Jamaica has beautiful countryside to explore beyond the all-inclusive resort grounds. But if you do plan to go off the beaten paths, it’s always best to travel as a pack. Foreigners visibly travelling solo are often targets of pickpockets and scam artists as they’re often deemed vulnerable.


    Walking around at night outside major tourist spots

    Crime rates are higher in certain places

    Sticking to the major hotspots in Jamaica can help you avoid falling victim to unlawful acts. Petty crimes can happen anywhere, but it’s always best to avoid deserted beaches and empty streets, even in the daytime. There’s a heightened risk after the sun goes down.

    Even in the busy and populated Jamaican capital of Kingston, one should remain vigilant, even more so at dusk and into the night. Avoid walking along deserted beaches and dimly lit streets. The same goes for riding buses and other public transport. If you must go out after dark, travel as a group and stick to well-lit and busier areas.


    Flaunting your valuables

    It’ll draw unwanted attention

    A good rule of thumb when travelling in Jamaica (or anywhere) is to try to show as little of your valuables as possible. Prying eyes from pickpockets to bag snatchers on bikes are impulsively drawn to flashy gadgets, purses, and jewellery.

    Resist bringing valuables to the beach with you or leaving them on the sand, even for a quick swim. Keep your passport and other important travel documents back in your hotel room safe, at least.


    Falling for common scams

    Beware of extortion artists

    While relaxing on a popular Jamaican coastal stretch like Negril’s Seven Mile Beach, you may be approached by peddlers offering hair braiding services. You agreed upon prices upfront. But after the treatment, you’ll be charged double due to some applied extras that you can’t simply roll back.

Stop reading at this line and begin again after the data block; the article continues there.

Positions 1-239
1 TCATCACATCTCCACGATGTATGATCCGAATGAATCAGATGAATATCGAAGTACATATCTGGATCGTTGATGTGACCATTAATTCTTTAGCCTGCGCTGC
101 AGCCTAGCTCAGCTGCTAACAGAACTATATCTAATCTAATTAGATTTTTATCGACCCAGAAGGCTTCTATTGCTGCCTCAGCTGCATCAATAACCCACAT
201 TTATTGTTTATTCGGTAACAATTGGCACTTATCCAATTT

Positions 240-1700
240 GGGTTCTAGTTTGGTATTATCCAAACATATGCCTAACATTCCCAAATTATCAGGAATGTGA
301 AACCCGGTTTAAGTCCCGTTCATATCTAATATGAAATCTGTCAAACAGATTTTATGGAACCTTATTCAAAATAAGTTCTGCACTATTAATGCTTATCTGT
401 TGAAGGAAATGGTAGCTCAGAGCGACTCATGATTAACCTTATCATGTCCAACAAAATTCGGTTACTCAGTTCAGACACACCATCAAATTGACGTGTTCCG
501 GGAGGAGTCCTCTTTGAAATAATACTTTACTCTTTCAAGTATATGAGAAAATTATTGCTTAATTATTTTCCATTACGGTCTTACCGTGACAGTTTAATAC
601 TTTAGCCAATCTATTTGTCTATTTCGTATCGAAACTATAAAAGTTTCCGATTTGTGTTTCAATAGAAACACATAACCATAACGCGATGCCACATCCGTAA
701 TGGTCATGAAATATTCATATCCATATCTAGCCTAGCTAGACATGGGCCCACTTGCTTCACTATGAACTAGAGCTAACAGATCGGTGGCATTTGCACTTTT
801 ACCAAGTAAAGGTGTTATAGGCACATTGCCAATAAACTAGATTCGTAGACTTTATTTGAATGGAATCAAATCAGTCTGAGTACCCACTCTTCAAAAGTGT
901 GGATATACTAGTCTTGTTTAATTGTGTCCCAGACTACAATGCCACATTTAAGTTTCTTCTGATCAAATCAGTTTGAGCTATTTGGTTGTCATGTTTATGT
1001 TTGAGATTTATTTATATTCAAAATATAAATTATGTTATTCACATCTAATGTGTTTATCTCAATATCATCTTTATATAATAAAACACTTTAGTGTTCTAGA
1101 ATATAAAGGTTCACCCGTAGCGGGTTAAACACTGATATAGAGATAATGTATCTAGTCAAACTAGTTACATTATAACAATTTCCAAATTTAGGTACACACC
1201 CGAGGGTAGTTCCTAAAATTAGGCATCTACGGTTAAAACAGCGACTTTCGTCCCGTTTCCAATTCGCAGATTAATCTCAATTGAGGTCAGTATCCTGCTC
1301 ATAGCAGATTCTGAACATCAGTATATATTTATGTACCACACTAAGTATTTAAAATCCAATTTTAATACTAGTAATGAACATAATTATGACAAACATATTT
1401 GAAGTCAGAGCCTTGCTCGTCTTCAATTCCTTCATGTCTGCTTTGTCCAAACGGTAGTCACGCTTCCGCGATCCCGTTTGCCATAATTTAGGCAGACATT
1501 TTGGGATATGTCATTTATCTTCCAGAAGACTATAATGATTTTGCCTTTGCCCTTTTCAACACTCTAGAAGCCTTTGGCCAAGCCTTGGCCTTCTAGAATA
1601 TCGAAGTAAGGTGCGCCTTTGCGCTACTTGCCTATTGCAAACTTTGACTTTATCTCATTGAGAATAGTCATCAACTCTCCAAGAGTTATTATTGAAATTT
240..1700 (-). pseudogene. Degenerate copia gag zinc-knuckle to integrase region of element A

Another similar act is an extremely friendly tout who swiftly ties a colourful and meticulously crafted friendship bracelet around your wrist. After a few moments of chatting, you’ll be asked to pay a high price for that unwanted souvenir. It’s best to politely and firmly decline early.


    Doing drugs

    Despite Jamaica's reputation

    Cannabis is intertwined in Jamaica’s Rastafarian history and culture – a fact that is heavily amplified by mainstream media. But note that Jamaican law actually prohibits the cultivation, possession, use, and exchange of all recreational drugs. Smoking joints and even cigarettes in public is a big no-no as you'll have to pay a fine.


    Not trying the local cuisine and street food

    There's more than just jerk chicken

    Traditional Jamaican cuisine is more than just jerk chicken. Sometimes, it’s worth exploring the local offerings beyond the resort’s restaurant, even if it means stopping by a down-to-earth roadside shack with a billowing grill that’s made from a crafted old metal oil drum.

    Such unassuming jerk shacks or jerk pits often serve tastier Jamaican dishes at affordable prices. You’ll also often find pork, beef, seafood, and even fruits and vegetables slowly grilled in succulent jerk sauce over the embers. That’s before they’re served with sides, such as cornbread fritters, rice, peas, and sweet potatoes. Don't get laser-focused on just the best-known dish and miss out on a remarkable array of local foods.

    Ari Gunadi | Compulsive Traveler